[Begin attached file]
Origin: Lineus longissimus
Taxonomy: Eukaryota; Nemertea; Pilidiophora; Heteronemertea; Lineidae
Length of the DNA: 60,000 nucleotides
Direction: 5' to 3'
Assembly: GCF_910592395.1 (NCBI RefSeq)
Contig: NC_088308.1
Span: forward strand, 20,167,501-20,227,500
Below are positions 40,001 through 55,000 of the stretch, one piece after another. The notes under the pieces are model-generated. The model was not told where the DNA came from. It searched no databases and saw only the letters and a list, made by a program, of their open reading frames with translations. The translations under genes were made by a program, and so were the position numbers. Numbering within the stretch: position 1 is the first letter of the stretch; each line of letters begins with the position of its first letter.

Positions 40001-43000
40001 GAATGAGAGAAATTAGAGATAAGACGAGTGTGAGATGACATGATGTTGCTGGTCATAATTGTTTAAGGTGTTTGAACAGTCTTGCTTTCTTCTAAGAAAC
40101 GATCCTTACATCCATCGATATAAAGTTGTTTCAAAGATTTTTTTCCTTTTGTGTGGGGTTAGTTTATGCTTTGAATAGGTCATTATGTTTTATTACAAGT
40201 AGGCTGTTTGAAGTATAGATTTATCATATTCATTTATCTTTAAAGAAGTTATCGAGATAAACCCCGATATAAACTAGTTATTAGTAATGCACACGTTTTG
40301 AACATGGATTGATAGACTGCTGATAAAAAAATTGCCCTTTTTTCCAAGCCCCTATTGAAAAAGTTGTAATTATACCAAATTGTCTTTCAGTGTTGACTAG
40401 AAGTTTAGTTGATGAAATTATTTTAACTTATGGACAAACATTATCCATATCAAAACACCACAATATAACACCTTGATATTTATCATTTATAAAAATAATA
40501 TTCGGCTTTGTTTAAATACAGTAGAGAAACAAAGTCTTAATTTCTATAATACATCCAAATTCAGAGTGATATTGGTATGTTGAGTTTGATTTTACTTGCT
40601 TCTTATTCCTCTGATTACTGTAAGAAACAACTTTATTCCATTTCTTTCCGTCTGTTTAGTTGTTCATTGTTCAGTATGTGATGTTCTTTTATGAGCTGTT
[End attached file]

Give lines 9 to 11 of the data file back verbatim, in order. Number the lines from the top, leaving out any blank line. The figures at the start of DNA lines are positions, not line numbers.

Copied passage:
Positions 40001-43000
40001 GAATGAGAGAAATTAGAGATAAGACGAGTGTGAGATGACATGATGTTGCTGGTCATAATTGTTTAAGGTGTTTGAACAGTCTTGCTTTCTTCTAAGAAAC
40101 GATCCTTACATCCATCGATATAAAGTTGTTTCAAAGATTTTTTTCCTTTTGTGTGGGGTTAGTTTATGCTTTGAATAGGTCATTATGTTTTATTACAAGT